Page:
‘Debt hopping’ to force energy bills up

A massive surge in “debt hopping” by many householders switching between energy providers could lead to consumers facing higher gas and electricity bills.

The head of Bord Gáis, John Mullins, delivered the warning after confirming customers who switched from Bord Gáis Energy to other suppliers left the company with €17m in unpaid bills.

“Debt hopping is a serious issuing facing the energy industry, as the non-payment of closed accounts is an unfair practice which ultimately leads to higher costs for all customers,” said Mr Mullins.

“Although these accounts are closed, we will continue to seek payment for the outstanding debts.”

Debt hopping — where a customer moves from one supplier to another without settling their final bill — has increased over the past three years following the introduction of competition and the entry of new suppliers into the residential gas and electricity markets.

At the end of the first quarter of this year, Bord Gáis Energy disclosed that it was owed about €17m on closed accounts, which include customers who have moved from Bord Gáis to another supplier without settling their bill.

The Commission for Energy Regulation has developed a debt-flagging system which is activated during the change-of-supplier process.

It applies to all non-daily metered customers in the gas market, and all customers, with the exception of large energy users, in the electricity market.

It is governed by strict data protection rules, agreed debt levels, and outstanding debt time periods, which allow the energy supplier who is losing a customer to inform the potential new supplier of any outstanding debts the customer may have.

The potential supplier can then use this information to make a call on whether or not to take the customer on.

If the supplier agrees to proceed with the switch, it can impose additionalconditions such as a higher security deposit.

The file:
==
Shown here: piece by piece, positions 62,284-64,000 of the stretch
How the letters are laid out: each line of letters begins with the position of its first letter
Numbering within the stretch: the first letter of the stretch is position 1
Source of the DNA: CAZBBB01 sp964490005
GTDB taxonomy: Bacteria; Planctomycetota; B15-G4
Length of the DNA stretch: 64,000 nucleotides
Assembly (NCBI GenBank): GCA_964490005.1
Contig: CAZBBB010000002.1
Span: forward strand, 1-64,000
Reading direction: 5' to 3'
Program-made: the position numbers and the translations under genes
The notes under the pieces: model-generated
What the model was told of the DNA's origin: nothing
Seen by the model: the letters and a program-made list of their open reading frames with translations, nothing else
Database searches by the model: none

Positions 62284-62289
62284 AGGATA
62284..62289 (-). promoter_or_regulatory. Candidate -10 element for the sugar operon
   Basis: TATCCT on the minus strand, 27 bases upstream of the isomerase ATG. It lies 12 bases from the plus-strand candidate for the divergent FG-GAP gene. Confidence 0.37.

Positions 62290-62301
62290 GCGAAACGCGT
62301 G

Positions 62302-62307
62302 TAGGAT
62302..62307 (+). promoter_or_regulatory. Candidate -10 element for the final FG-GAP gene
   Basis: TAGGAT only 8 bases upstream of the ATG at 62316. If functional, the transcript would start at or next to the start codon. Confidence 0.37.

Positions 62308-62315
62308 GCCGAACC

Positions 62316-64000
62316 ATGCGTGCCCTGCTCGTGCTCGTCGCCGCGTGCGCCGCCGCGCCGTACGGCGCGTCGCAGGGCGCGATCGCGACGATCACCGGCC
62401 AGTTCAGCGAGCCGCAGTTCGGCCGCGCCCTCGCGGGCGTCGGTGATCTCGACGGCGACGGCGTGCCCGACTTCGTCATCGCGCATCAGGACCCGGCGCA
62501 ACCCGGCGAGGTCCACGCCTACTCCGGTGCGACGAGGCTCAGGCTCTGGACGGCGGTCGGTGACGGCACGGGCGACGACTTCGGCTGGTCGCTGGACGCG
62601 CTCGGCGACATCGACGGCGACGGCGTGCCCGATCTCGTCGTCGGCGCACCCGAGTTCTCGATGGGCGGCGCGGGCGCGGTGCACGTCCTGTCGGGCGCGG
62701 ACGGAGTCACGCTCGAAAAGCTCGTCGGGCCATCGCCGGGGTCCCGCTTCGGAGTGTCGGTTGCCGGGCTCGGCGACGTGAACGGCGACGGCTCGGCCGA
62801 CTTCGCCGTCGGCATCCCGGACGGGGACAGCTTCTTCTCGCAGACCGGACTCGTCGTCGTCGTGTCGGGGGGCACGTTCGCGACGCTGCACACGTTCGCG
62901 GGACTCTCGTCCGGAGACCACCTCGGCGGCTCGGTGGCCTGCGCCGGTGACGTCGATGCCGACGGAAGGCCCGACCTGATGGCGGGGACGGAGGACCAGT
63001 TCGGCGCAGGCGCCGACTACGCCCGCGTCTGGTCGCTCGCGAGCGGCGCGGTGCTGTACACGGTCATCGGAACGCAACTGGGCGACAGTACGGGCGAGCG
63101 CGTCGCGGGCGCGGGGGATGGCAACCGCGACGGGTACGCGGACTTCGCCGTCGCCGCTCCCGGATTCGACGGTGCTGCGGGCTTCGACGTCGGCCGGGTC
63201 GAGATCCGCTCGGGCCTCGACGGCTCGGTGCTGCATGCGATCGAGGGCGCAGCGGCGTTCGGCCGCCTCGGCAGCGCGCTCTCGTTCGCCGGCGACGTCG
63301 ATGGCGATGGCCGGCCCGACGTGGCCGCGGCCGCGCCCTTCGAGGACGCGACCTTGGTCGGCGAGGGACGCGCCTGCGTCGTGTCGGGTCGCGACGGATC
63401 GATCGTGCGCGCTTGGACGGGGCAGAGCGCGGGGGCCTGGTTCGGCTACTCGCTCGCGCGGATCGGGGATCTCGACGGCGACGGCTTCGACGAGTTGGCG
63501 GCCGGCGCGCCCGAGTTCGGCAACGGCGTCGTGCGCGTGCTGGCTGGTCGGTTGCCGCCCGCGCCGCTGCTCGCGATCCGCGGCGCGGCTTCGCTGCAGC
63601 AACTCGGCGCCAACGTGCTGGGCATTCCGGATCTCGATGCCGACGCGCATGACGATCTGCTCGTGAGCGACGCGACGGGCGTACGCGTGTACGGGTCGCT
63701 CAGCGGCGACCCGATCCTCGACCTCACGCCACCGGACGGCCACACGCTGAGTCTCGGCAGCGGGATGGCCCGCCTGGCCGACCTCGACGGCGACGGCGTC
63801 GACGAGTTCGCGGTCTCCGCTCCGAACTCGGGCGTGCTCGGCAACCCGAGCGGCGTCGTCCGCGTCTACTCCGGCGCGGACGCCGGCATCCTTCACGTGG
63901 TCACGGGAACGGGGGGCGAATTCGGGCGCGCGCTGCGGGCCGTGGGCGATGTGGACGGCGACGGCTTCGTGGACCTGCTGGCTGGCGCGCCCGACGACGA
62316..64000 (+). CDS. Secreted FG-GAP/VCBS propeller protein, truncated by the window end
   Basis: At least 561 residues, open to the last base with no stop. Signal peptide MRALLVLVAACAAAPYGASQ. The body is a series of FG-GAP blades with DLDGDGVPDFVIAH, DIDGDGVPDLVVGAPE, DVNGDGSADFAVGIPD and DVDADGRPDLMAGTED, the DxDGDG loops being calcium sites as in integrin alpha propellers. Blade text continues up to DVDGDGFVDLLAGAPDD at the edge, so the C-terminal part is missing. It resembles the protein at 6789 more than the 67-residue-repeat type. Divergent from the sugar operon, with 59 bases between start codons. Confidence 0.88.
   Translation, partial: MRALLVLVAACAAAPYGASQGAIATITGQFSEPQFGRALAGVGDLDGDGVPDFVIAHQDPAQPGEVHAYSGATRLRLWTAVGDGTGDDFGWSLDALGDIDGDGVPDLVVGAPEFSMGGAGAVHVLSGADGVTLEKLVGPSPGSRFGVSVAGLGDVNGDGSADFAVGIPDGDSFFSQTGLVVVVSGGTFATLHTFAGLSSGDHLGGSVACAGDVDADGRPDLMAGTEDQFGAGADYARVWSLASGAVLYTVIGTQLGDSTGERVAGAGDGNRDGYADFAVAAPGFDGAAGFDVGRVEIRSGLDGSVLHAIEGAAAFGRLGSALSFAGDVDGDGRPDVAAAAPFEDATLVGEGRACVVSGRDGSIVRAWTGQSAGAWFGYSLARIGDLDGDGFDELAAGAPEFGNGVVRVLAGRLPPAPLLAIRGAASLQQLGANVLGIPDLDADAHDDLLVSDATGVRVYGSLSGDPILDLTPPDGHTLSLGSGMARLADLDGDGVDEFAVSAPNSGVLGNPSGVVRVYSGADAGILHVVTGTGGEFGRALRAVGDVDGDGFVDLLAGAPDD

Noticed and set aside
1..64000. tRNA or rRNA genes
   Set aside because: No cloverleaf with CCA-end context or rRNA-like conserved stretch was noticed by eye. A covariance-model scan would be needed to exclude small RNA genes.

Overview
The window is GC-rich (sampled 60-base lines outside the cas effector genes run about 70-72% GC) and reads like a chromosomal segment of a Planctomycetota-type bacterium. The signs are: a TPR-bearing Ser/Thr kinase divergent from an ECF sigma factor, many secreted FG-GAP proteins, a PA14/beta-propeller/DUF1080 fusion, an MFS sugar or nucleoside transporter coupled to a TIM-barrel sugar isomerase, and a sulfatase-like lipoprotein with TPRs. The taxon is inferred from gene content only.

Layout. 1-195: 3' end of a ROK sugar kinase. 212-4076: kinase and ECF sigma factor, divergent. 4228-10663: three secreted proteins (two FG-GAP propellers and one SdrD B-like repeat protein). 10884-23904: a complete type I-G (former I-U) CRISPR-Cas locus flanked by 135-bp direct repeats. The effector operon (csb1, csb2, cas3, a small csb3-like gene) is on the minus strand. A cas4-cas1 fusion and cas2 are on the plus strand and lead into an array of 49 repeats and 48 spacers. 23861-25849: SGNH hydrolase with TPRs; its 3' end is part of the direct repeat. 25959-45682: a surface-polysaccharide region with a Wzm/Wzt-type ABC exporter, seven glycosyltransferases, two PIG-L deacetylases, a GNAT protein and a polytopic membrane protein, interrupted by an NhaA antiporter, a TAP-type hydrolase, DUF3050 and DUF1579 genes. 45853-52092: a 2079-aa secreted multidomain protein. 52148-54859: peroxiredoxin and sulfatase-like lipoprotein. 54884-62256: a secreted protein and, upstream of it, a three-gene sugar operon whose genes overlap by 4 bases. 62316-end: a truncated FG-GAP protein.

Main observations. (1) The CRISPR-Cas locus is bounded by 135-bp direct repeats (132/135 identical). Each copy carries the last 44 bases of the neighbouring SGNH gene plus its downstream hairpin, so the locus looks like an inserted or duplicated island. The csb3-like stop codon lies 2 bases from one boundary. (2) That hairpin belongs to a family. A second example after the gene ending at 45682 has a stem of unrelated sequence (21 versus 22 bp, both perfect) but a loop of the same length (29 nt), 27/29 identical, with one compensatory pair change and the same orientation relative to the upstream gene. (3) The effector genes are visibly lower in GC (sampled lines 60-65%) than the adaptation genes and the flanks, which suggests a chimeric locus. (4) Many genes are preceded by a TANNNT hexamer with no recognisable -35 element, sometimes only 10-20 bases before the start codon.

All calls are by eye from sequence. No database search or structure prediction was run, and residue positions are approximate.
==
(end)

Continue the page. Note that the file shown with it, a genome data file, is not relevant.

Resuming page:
The system was introduced late last year, a CER spokesman said, and is being continually monitored.

Meanwhile, it emerged that Mr Mullins intervened personally to investigate the case of a woman who contacted a radio station after Bord Gáis disconnected her electricity supply.

The mother of three, who is living on welfare benefits, accepted her account was in arrears but revealed that her electricity supply was cut off despite her agreeing a repayment plan and making payments.

Mr Mullins investigated the case and accepted the company got it wrong.

“We accept, in this particular instance, we should have been more flexible,” said a company spokeswoman.

“We have done our best to resolve this issue to the customer’s satisfaction and we reconnected the account.

“It is important to stress that this was a one-off incident and our credit collections process is as flexible and fair as possible.”

The latest figures show the number of Bord Gáis Energy customers in arrears has soared. At the end of the first quarter of this year, 9% of its customers — about 75,000 accounts — were in arrears.

The company has, since Jan 2011, agreed 110,000 repayment plans. compared to 31,500 in 2010 and has installed 25,000 pay-as-you-go meters compared with 1,250 in 2010.

Disconnection was an “absolute last resort”, said the spokeswoman.


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